11. Whether you’re an introvert or extrovert, figure out how you can enjoy both alone time and social time – because there are going to be times that even the most reluctant introvert needs to spend time with others and even the most gregarious extrovert will be all by themselves! Everyone has a specific balance that drains or energizes them and it’s important to know how you can best spend your energy. If you prefer to be with others, learn how to also enjoy your time alone – explore hobbies, learn new skills, travel to a new place etc. If you prefer to be alone, choose more social situations that involve something you really want to do – so that at least when you do need to be social, you’re able to enjoy yourself. People with strong social bonds tend to have better function and well being in old age – so there is good reason to foster those relationships! Though there is also evidence that being alone can help protect against loss of autonomy in old age. It’s important to find the balance that works for you – knowing that both have their benefits and finding ways to enjoy both (even if you prefer one over the other) can go a long way towards the happiness you feel in your life. I find I get depressed and irritable if I spend too much time alone or too much time with others. I am an extroverted introvert (or introverted extrovert – I can’t decide!) and really need to toe the line to feel and function my best.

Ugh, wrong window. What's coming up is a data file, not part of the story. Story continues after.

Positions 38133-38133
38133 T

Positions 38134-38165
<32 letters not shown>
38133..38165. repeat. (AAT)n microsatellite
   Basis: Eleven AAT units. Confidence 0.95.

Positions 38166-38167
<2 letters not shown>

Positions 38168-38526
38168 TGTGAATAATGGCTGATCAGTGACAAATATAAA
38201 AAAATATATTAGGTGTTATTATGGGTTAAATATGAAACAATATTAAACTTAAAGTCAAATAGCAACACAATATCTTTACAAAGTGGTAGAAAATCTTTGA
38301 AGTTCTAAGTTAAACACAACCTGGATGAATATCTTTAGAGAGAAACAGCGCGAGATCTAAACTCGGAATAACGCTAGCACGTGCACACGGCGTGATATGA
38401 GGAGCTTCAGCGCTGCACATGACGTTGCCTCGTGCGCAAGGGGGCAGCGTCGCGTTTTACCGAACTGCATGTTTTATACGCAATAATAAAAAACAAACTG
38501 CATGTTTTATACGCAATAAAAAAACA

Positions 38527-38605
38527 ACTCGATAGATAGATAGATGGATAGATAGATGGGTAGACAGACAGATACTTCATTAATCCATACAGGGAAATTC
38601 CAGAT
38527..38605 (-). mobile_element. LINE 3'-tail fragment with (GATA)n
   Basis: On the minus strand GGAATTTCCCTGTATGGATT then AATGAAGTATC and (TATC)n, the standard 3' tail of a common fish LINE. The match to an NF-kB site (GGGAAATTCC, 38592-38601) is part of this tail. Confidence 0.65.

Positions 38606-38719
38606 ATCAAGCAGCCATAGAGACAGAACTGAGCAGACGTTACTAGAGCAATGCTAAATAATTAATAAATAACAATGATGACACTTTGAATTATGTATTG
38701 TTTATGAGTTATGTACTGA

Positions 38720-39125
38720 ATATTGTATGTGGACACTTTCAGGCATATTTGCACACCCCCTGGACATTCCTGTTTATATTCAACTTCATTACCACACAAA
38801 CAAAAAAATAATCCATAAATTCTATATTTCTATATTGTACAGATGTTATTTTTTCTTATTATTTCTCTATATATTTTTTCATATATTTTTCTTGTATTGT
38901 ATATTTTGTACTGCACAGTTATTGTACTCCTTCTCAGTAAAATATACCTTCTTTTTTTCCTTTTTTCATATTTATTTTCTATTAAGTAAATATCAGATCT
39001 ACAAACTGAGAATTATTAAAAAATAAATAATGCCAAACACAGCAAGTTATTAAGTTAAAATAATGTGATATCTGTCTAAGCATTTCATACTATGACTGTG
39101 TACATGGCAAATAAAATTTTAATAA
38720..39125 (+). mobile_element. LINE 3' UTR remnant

12. People live the lives they want to have. My father used to say this and it drove me nuts – if someone is in a crappy relationship, how could they want that? If someone hates their job, how could they want that? But it finally dawned on me as an adult that it’s true. People stay in crappy relationships because they think it’s better than being alone or finding someone new – by staying where they are and not doing anything about it they are actively choosing this for their life. People stay in jobs they hate because they are fearful of trying something new or worry that a new job might be just as bad or because it might be hard to find a new job. As unhappy as they might be, their current misery seems safer than the alternatives. Everything new in life is a risk – and sometimes we choose not to take risks (and sometimes we do). It’s a choice.
13. Learn how to say no without apologies. No. No, thank you. No, I am not available. No, I am not interested. It is not impolite to be clear, direct and honest about your intentions. Don’t lead people on to believe that you are interested in doing things that you don’t want to do just because you are afraid to look rude. We’re all getting harassed on social media by former classmates and acquaintances who are selling plastic wrap they want you to believe will make you skinny or breakfast shakes that cost the same amount as your car payment. Just because you used to be buddies in 2nd grade doesn’t mean you owe someone your time, money or energy. I had a woman approach me in the grocery store not too long ago selling Mary Kay – she asked if I had ever tried it. I said “yes, years ago.” She pulled out her phone and asked if I wanted to book an appointment with her to try some samples, I said “No thank you.” She looked dumfounded and stumbled with various questions trying to get me to say yes. Women have a hard time saying no and sales people are trained to take advantage of that. (No offense to sales people – just using y’all as an example). The first couple of times you say no, you might feel a twinge of guilt or like you did something wrong. But I promise you it’s not rude. It’s way more rude to feign interest.